2004. There is a party atmosphere in the Amsterdam Arena as Ajax are cruising to a victory over NAC Breda. The ball is played into their gangly young striker with his back to goal, surrounded by defenders. His first touch is poor, taking it towards an onrushing defender. However he manages to outmuscle the defender in the tackle and glide forward, expertly feigning a shot to send two defenders the wrong way. Then he starts to have fun. At the edge of the box, still the whole of the Breda defence to beat he feigns again with his left and moves off at lightning speed on his right. The ball seems to have come under his irrepressible spell as he jinks and dances through the box. An island of cool amongst a sea of chaos he feigns a shot on his right, calmly shifts the ball onto his left and slots the ball in for an astounding individual goal. This is the magic of Zlatan Ibrahimovic. Since that remarkable goal Ibra has regularly produce such moments of magic on an incredible march of seven league titles in seven seasons with four different clubs. It seems strange then, that he still divides opinion, attracting as much criticism as adulation.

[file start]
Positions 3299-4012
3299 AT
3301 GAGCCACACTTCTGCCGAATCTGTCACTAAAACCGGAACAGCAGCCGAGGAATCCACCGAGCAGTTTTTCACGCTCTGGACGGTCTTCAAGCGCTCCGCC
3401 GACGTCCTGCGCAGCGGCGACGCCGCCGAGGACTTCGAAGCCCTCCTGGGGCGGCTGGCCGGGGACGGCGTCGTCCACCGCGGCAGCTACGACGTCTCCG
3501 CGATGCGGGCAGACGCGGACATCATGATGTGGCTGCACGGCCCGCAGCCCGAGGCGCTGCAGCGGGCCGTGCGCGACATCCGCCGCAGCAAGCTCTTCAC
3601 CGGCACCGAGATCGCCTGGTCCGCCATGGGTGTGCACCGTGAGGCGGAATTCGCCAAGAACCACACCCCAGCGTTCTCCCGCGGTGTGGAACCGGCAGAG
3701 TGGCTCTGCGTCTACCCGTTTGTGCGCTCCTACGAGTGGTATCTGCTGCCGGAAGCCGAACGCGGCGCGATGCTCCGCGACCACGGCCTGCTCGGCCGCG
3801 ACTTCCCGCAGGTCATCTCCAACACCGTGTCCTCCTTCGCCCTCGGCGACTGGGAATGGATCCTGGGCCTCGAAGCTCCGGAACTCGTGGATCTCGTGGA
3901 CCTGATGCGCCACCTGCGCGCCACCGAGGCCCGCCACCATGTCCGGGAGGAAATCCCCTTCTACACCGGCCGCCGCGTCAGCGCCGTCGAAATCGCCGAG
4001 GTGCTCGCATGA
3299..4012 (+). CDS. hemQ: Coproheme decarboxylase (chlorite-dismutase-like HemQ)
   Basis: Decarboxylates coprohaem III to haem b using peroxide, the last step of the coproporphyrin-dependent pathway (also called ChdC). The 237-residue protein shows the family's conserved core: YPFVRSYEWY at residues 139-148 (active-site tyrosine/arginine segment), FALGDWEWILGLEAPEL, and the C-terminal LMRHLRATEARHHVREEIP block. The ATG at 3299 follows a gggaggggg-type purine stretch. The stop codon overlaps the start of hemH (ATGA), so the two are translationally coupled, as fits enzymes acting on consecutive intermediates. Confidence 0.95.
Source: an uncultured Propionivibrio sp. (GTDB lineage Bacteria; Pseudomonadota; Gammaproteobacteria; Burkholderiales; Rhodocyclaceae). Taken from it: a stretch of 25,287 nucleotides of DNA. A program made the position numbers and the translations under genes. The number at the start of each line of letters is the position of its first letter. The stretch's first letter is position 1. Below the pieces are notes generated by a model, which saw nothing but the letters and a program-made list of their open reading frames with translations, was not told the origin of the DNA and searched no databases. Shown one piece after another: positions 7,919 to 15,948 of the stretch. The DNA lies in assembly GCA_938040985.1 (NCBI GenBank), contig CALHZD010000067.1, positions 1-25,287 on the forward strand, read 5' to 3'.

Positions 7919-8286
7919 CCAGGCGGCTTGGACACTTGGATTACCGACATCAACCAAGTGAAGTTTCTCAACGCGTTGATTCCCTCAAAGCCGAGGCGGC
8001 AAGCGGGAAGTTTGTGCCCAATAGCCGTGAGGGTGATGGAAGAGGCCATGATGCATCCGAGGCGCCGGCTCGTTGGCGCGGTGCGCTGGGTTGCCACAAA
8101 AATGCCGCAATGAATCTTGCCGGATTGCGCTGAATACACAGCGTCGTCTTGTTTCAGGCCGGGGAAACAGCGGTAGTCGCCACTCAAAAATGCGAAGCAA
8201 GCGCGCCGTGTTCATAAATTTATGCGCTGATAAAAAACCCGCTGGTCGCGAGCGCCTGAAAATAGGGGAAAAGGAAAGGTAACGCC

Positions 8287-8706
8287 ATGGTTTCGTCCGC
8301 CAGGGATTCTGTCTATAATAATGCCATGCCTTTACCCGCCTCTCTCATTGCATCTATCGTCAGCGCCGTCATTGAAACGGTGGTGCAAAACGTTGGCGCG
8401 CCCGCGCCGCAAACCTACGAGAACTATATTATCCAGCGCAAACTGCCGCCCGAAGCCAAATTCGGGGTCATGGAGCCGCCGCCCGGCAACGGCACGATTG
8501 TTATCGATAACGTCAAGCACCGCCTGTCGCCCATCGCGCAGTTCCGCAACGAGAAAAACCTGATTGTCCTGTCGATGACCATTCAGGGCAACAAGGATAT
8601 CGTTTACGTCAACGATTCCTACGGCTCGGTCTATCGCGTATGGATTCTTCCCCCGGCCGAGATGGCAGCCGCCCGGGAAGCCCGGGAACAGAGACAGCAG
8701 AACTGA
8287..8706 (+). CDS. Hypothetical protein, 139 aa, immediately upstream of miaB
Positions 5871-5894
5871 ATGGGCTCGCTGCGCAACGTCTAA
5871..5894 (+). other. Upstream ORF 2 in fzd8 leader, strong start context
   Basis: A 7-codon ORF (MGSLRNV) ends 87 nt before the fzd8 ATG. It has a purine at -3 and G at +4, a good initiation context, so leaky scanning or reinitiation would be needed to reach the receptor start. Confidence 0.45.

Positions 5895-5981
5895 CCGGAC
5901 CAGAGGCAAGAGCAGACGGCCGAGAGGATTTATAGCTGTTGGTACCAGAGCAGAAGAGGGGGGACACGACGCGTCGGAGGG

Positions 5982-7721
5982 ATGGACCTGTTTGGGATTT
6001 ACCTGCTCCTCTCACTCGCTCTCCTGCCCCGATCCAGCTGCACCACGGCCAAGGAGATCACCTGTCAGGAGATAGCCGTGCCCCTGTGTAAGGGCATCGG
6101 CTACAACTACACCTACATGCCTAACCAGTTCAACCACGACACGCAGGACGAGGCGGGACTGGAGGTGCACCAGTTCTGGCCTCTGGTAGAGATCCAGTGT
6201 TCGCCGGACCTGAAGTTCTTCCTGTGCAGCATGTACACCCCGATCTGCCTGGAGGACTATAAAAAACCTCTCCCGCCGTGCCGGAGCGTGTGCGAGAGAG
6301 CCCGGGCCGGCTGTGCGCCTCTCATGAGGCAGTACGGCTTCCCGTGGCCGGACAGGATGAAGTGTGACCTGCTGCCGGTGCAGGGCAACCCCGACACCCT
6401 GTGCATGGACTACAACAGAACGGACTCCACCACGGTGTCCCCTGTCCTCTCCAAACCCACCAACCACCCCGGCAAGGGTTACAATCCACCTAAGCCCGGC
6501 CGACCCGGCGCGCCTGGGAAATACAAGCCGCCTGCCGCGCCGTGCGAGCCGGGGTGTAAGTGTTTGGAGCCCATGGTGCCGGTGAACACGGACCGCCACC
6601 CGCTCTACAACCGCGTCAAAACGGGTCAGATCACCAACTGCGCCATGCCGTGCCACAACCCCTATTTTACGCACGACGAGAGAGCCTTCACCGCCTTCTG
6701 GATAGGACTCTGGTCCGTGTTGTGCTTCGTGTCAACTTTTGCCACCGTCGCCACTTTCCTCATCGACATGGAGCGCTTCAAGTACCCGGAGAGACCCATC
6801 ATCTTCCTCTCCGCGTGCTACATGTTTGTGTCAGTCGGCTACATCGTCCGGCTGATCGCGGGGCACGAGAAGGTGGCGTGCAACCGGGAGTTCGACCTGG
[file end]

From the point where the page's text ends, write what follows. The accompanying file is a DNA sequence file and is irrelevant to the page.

With Ibra it seems to be an issue of personality, both on and off the pitch. On the pitch he is criticized for his supreme laziness. Critics observe he only emerges into the game when it most suits him, unwilling to sacrifice himself for the ‘greater good’ of the team. However this completely misses the point. Ibrahimovic is not very good at defending, so why should he waste his energy bustling around a la Carlos Tevez, when he could save that energy to do his job- win games. However the problem with this apparent sloth is more that it doesn’t endear Ibra to people. It portrays an arrogance, an ego that is very hard to like, no matter how talented the individual. There is no denying, Ibrahimovic is an arrogant guy and his strange, maverick personality has lead to many problems in his career. He often antagonises teammates for no apparent reason other than his own boredom, with bizarre incidents such as when footage emerged of him karate kicking his Milan teammate Rodney Strasser or when Van der Vaart claimed he deliberately injured him in an international friendly (which led to his departure from Ajax). The fact he seemed to think Pep Guardiola was ‘scared of’ him is evidence that his distinct personality was a major reason for him leaving Barcelona.